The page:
Repetition, Repetition, Repetition

Discover the Importance of Repetition

Learning to learn is a challenge that cannot be downplayed.

Retaining knowledge is a hard-fought-for task, it will require many hours of sweat, tears, and a lot of repetition.

The Journey

I started out as a naïve, disillusioned student with an absence of love for learning. By my penultimate year at secondary school circumstances catered my change. After fluking an A in my year 10 mocks, I had an awakening: ‘What can be achieved if I apply myself?’. Thus, the next year I spent time cultivating myself, shaping my academic outlook and learning to love learning. Many articles along these lines will employ all breadths of rhetoric, but simply you must do it. There is no ‘cheat code’ or ‘easy revision’. You must develop a love for learning, whether that is a love for the arts or sciences- what do you want to do?

Rural road

The road to repetition was a long one.


My learning methods seem radical, everything I do is repeated. A 15-minute lecture for university appears, ‘no worries that will take me 1 hour’. I hold on to every word’s indispensability, appreciate it, write it. Then I will never forget it. This is because I have trained myself to learn, to understand, to retain information. It has all stemmed from that last but one year in secondary school, the years spent writing around the subject at hand, acquiring a passion for the subject, then doing above and beyond in every aspect of it. A seemingly easy task will take me three times any else because no one else is doing this. It is a competition, not a brag to try and show off your own delusive-perceived intellect, but one with yourself. You need to truthfully view yourself as the best and support such vision with actual hard work.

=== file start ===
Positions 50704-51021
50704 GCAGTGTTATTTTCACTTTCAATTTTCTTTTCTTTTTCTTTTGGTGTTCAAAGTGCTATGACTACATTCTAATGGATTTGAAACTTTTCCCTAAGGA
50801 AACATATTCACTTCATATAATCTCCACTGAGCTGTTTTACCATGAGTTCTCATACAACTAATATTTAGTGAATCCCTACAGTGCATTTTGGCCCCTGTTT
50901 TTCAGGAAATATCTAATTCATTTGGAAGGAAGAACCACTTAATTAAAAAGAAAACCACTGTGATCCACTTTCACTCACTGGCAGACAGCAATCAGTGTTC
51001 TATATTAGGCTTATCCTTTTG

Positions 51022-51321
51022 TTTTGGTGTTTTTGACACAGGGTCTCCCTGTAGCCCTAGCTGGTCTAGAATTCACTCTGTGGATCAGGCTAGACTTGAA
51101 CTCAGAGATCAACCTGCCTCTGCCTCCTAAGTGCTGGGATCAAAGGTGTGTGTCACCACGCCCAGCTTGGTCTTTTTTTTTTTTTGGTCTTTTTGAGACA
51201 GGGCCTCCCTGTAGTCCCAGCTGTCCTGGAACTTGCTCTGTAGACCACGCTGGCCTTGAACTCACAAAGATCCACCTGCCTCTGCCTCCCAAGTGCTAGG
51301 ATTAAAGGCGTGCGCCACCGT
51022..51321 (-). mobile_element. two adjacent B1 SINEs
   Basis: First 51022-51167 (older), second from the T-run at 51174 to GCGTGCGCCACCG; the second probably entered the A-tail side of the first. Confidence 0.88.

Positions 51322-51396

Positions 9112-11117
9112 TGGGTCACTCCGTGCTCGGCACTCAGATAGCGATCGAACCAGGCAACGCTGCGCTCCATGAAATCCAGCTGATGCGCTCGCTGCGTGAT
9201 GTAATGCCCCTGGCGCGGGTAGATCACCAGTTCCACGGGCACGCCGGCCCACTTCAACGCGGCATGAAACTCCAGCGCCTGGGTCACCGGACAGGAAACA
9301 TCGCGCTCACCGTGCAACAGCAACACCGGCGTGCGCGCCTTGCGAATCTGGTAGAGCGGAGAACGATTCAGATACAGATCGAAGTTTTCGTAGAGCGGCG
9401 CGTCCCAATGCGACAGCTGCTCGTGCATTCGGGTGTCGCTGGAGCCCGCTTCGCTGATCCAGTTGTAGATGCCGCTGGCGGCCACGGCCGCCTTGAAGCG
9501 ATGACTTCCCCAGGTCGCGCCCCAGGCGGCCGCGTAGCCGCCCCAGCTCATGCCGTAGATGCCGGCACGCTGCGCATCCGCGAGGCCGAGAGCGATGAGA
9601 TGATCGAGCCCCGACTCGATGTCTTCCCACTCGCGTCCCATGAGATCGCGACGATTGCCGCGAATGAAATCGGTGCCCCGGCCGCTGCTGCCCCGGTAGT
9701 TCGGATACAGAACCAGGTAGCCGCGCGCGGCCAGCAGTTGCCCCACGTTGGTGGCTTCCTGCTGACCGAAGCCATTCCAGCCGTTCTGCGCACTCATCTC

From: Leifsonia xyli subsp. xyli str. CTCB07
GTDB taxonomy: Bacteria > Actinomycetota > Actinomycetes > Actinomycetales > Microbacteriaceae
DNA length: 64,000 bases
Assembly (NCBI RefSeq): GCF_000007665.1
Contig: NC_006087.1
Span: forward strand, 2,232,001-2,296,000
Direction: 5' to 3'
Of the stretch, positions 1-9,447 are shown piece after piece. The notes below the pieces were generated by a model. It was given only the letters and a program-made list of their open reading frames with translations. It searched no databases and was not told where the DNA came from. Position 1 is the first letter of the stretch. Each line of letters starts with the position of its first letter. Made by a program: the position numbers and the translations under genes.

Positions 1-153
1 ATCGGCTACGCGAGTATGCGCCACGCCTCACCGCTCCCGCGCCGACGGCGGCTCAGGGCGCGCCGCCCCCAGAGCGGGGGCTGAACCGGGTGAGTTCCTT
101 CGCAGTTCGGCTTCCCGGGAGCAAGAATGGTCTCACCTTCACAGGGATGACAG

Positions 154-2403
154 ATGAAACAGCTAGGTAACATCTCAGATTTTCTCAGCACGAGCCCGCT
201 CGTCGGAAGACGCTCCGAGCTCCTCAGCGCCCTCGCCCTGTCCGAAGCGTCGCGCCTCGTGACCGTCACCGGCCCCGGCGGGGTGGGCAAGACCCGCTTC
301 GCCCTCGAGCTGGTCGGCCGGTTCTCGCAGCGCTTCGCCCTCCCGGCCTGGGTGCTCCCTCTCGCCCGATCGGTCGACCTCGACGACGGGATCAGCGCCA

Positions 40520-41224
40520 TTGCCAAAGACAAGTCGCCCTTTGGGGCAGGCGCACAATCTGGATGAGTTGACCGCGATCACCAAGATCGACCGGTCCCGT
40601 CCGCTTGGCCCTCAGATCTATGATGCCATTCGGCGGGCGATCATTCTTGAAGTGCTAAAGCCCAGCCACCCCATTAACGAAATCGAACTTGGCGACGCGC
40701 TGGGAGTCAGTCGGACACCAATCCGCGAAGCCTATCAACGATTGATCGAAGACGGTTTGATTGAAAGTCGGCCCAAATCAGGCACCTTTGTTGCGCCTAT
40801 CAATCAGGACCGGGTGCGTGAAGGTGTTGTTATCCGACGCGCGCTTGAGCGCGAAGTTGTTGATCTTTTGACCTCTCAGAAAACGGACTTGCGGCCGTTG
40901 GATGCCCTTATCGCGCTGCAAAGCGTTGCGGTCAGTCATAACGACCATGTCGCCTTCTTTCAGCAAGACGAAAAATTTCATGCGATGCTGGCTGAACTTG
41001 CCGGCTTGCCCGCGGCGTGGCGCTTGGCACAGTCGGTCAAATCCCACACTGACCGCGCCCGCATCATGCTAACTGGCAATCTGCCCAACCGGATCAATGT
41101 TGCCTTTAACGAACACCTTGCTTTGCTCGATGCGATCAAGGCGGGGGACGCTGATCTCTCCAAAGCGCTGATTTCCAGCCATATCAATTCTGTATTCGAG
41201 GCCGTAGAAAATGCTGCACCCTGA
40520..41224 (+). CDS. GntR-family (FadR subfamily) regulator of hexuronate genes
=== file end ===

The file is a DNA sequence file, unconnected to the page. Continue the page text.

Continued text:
Do it properly. Write until your hands grow tired, your eyes droop, your head is confused. Write until the political economy of Britain in the 17th century is creeping into your sleep and you can see Karl Polyani himself trespassing in your dreams. Ultimately work is never hard when you have a passion, it becomes a love.

Love What You Do

Love. I have brought this up a few times and such terminology is in need of further explanation. There is no fine dining of academic textbooks, instead, this notion of ‘love’ needs to be created. As mentioned if you are interested in Newton’s third law then read around it. Take it on your own back to read around it.


Love what you do and repetition is never a chore.


I am by no means suggesting you conduct an exhaustive survey backed up with empirical evidence that actually overrides your school learning, but develop a passion for it. I feel this concept of reading and reading around the subject does not really come into play until higher education, so do it before anyone else does.

The Art of Repetition

Repetition is an art. The roots of which need not be restricted as a literary device. Repeating, rewriting, rereading your work will really help you retain your newly discovered knowledge. If you love something, in particular, this repetition will appear as leisure. Being able to programme yourself to view a seemingly exhausting task as something fun is one of the key ways to truly learn something and never forget it. Even if the task at hand is something you show very little enthusiasm for, do not let this deter you! Adapt to it, find a nuanced area you enjoy, if this proves to be of no avail… bite the bullet. Get it done by focusing on the positive consequences that will show themselves when ‘X’ is completed.